Customer comments on this Youngstown Ohio Book
Dark Days - Got Balls?
People live in the NYC subway. Are you freaking serious? That's awesome! We should all aplaud Marc Singer for making this documentary about real people who live down there. Why? Because I sure as hell wouldn't do it. Have you ever seen a NYC rat? They could eat your foot. Cinematically it doesn't even matter because the story is enough, but Singer does a great job given the circumstances. He even won the cinematography award at Sundance in 2000. I was a little shocked by that one. Just validates the expression, "only two kinds of people can afford to live in New York, millionaires and the homeless." I don't know who said that.
Enlightening and Haunting
"Dark Days" is a startlingly amazing achievement on so many levels (including the subterranean ones). First time film-maker Marc Singer moves from the UK to the USA as a very young man to give himself a "fresh start", and subsequently befriends a group of homeless people in NYC. He becomes curious about their "digs" in the Amtrak tunnel, and retreats there to investigate further. One thing leads to another, and eventually Marc and his homeless companions become film-maker and crew to "Dark Days".
Given the facts of how it came together, this film would have to be considered remarkable even if it were lousy. Actually, it's terrific. Here we are privy to the daily lives and struggles, resourcefulness and ingenuity of a group of homeless people, and it's a real eye-opener. "Dark Days" is not filmed in typical narrative documentary style; it lets its cast of characters speak for themselves. To get more background information, one can view it with Marc Singer's commentary "on". You will want to view this film more than once anyway, and each time it becomes more compelling, as are the people involved in it. In addition, the supplementary features on the DVD are extraordinary as well.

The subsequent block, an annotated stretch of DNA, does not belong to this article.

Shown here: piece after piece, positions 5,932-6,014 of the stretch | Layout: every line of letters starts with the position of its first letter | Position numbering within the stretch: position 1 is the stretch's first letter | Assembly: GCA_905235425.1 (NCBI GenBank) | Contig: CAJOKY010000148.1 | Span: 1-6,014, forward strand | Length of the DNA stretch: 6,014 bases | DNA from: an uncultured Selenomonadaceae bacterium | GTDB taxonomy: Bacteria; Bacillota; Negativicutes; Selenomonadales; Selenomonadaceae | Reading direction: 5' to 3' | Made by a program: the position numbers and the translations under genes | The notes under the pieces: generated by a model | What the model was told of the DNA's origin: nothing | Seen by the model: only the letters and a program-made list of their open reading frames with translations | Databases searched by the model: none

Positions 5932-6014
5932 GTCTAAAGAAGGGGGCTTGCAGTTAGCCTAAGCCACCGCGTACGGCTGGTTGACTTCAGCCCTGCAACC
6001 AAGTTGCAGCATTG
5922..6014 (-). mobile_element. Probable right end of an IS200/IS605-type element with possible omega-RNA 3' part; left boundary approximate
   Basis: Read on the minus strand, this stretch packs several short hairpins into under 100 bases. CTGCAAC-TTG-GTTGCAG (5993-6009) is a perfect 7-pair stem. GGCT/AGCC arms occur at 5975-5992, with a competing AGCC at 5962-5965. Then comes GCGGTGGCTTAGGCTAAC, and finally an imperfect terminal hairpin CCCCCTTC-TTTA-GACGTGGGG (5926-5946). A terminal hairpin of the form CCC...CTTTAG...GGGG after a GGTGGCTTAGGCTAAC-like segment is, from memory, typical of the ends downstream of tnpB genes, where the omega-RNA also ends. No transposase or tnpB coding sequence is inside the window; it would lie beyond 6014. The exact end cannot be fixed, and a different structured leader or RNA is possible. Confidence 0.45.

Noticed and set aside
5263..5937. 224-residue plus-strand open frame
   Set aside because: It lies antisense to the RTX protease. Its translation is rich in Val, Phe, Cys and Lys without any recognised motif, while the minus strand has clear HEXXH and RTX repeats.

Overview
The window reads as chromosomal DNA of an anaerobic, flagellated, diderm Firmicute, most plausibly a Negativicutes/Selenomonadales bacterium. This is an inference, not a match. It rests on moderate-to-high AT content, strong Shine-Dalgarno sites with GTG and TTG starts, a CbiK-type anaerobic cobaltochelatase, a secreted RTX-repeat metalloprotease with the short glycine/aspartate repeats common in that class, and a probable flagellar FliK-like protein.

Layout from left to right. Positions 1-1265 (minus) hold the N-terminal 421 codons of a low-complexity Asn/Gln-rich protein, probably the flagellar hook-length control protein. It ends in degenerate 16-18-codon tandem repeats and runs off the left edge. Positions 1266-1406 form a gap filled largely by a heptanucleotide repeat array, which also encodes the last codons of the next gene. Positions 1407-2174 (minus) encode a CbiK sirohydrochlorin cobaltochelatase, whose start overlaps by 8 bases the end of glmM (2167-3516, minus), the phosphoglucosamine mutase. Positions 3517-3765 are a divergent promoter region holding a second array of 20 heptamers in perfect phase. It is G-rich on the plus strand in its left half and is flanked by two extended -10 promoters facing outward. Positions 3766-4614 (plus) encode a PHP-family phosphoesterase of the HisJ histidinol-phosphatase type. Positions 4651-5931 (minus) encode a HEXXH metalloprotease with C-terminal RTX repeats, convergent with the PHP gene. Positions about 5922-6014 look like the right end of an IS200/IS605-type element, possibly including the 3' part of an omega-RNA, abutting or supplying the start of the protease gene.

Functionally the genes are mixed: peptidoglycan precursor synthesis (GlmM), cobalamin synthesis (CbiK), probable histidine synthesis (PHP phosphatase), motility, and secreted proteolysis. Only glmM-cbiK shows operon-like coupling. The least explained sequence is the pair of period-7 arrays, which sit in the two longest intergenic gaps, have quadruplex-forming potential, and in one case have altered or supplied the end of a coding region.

Why anyone would want to bore themselves to death with "Lifestyles of the Rich and Famous" and the like, I'll never know. Marc and his friends Ralph, Henry, Tito, Greg and the rest of them are infinitely more interesting. Step outside of yourself and your bourgeois lifestyle and visit them via "Dark Days". You won't soon forget it.
It was interesting to watch how these people survived in such appalling conditions. I think they lied to themselves to deal with it (as the end of the film tends to prove my belief) but I admired their fortitude. Nobody should have to live in such a bleak environment.